John and Donny continue their weekly exploration of think tanks across the country in episode #53 of the In The Tank Podcast. This weekly podcast features (as always) interviews, debates, and roundtable discussions that explore the work of think tanks across the country. The show is available for download as part of the Heartland Daily Podcast every Friday. Today’s podcast features work from the Manhattan Institute, the Ethan Allen Institute, and the Pacific Research Institute.
Patients save on expenses and anxiety when they visit Dr. Kathleen Brown’s clinic, Oregon Coast Dermatology. Brown converted her practice almost entirely to a cash business in 2011, after 16 years of diverting her own and her patients’ time and money to satisfy cumbersome requirements foisted upon doctors by the federal government and insurance companies.
Does fracking make people sick? In this edition of The Heartland Daily Podcast, Dr. Ted Them and research fellow Isaac Orr discuss the scientific research that has attempted to determine if there are health impacts due to hydraulic fracturing. Dr. Them debunks the claims of Dr. Howard Zucker, the Commissioner of the New York Department of Health who’s recommendation to the Governor resulted in New York banning hydraulic fracturing.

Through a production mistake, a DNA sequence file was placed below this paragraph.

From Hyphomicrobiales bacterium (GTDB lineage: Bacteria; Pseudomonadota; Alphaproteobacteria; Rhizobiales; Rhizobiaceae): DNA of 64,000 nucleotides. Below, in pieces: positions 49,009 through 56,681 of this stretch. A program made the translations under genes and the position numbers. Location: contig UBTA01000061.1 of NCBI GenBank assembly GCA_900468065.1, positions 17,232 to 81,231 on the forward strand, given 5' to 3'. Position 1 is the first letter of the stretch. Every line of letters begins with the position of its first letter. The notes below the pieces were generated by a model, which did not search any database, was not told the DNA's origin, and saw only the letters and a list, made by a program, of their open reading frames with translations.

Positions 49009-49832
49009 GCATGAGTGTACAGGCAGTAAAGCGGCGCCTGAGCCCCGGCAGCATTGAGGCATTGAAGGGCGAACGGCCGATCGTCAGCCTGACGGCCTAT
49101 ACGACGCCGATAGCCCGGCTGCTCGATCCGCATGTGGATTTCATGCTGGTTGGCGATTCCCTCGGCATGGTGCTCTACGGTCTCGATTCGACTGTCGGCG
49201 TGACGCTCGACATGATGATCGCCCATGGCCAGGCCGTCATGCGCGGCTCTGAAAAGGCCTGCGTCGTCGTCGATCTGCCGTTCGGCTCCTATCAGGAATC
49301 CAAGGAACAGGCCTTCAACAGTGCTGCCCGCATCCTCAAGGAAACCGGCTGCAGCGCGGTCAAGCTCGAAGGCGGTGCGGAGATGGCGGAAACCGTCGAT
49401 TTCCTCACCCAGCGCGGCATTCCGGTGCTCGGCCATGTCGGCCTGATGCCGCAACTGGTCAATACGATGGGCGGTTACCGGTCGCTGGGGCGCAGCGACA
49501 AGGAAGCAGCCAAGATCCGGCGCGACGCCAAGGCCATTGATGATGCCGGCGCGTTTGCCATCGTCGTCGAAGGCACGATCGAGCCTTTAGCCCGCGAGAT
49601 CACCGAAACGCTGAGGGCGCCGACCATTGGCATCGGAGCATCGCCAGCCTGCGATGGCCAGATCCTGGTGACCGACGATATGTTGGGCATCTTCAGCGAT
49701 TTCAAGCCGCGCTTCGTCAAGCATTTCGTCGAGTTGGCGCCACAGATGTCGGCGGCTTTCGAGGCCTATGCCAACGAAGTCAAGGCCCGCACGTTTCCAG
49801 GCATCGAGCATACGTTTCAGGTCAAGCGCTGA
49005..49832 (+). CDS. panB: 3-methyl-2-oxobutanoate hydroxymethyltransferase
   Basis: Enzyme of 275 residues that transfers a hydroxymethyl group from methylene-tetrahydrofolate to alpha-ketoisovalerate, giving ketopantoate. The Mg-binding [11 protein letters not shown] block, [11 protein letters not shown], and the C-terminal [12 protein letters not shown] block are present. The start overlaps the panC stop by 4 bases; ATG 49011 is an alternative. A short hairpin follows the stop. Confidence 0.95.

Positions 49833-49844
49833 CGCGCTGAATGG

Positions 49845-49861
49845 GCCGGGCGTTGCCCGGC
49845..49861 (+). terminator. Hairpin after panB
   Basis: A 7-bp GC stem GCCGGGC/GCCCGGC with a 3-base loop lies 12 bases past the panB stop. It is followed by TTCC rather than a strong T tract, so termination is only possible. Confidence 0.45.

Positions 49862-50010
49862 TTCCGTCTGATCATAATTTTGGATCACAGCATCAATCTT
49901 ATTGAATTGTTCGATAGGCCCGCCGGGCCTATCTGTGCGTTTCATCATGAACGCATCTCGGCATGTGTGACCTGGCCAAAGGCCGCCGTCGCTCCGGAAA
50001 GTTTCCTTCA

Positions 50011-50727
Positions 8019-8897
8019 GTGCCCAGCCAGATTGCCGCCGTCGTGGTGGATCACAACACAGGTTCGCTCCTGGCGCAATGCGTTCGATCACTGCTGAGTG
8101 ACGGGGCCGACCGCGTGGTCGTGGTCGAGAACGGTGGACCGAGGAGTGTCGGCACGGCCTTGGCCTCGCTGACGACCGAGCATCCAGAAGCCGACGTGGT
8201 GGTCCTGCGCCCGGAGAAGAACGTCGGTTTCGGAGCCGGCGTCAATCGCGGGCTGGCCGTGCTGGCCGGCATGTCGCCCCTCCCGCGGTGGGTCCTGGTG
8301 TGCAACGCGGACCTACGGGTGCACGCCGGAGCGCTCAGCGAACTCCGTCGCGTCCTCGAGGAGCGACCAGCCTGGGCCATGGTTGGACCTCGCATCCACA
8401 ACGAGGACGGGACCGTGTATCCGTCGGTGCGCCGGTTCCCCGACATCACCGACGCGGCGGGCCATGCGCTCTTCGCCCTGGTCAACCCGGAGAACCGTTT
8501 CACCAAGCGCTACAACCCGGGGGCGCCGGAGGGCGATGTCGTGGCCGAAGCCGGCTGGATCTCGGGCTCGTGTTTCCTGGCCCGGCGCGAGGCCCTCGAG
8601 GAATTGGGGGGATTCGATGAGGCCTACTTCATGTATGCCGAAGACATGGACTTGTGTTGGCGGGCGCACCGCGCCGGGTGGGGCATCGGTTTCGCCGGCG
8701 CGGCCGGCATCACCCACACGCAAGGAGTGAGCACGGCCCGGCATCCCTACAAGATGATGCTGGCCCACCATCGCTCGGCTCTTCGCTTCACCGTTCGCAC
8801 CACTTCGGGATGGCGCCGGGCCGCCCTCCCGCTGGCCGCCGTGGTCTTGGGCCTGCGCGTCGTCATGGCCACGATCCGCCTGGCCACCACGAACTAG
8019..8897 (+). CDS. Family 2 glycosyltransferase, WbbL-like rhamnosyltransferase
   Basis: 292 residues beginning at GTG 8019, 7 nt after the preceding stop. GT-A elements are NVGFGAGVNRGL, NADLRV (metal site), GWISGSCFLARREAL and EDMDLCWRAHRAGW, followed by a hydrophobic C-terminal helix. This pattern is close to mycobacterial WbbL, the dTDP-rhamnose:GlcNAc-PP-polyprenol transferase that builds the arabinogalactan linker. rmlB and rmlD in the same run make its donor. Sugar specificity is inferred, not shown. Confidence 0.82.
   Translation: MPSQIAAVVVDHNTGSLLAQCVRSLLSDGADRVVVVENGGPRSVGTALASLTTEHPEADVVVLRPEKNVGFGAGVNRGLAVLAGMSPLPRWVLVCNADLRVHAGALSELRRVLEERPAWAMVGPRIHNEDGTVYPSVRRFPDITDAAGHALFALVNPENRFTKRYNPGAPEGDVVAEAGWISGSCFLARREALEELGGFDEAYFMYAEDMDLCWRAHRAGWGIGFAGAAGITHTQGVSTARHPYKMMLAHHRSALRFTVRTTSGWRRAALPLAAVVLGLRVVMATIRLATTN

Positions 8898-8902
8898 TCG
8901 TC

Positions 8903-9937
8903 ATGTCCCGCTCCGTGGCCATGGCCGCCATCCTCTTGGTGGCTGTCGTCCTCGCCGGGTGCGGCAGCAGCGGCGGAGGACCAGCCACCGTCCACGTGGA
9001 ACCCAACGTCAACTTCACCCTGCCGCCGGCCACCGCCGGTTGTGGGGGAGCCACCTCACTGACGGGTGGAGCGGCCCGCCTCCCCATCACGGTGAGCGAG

In this podcast, Brase joined Health Care News Managing Editor Michael Hamilton to tell the world that patients and physicians are flocking to cost-effective, free-market, patient-centered alternatives to the predominant health insurance and government-payer model. These alternatives are “the wedge,” and they’re setting patients and doctors free.
With one hand on his cell phone and other on a landline receiver, Dr. Jeffrey English took today’s podcast interview with Health Care News Managing Editor Michael Hamilton. English was on call to treat by telemedicine stroke patients in rural Georgia and other states. Fortunately, before he had to run, we captured his expert opinion on how telemed is pushing back the new frontier of patient-centered, cost-effective health care innovation.
Congressional oversight of executive branch agencies is a key element of the checks and balances that prevent accumulation of too much power, as well as abuse of that power, in any one part of government. A review of two recent congressional oversight endeavors now being stymied by the Obama Administration underscores the often-overlooked importance of the oversight process. In both cases, lives are at stake.
In today’s edition of the Heartland Daily Podcast, Aaron Biebert joins hosts Donny Kendal and Director of Communications Jim Lakely to talk about e-cigarettes and the soon-to-be-released documentary, A Billion Lives.
It is becoming politically popular for cities and counties to ban single-use plastic bags for groceries and certain other items in the name of protecting the environment. People living in jurisdictions where such bans are being considered may benefit from my experience in Minneapolis.
The Republicans are at it again: trying to tweak a bad idea, make it “bipartisan,” and set a flawed system more firmly in concrete. What we really need is a Republican reform – one that can restore the republic, along with medicine.